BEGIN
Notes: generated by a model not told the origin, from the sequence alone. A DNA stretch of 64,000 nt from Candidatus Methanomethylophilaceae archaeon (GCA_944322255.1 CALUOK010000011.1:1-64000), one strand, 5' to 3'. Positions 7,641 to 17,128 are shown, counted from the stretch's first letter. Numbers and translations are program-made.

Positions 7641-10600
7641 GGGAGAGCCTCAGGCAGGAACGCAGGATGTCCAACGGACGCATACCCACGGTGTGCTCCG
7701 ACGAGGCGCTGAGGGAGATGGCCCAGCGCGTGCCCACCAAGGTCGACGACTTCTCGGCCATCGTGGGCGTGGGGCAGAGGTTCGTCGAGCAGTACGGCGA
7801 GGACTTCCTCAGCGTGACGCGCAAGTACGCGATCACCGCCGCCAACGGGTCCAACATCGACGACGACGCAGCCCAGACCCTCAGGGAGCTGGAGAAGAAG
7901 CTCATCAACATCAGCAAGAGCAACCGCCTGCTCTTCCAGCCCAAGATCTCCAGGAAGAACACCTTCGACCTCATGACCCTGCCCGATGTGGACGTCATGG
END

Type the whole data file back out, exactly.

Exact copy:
Notes: generated by a model not told the origin, from the sequence alone. A DNA stretch of 64,000 nt from Candidatus Methanomethylophilaceae archaeon (GCA_944322255.1 CALUOK010000011.1:1-64000), one strand, 5' to 3'. Positions 7,641 to 17,128 are shown, counted from the stretch's first letter. Numbers and translations are program-made.

Positions 7641-10600
7641 GGGAGAGCCTCAGGCAGGAACGCAGGATGTCCAACGGACGCATACCCACGGTGTGCTCCG
7701 ACGAGGCGCTGAGGGAGATGGCCCAGCGCGTGCCCACCAAGGTCGACGACTTCTCGGCCATCGTGGGCGTGGGGCAGAGGTTCGTCGAGCAGTACGGCGA
7801 GGACTTCCTCAGCGTGACGCGCAAGTACGCGATCACCGCCGCCAACGGGTCCAACATCGACGACGACGCAGCCCAGACCCTCAGGGAGCTGGAGAAGAAG
7901 CTCATCAACATCAGCAAGAGCAACCGCCTGCTCTTCCAGCCCAAGATCTCCAGGAAGAACACCTTCGACCTCATGACCCTGCCCGATGTGGACGTCATGG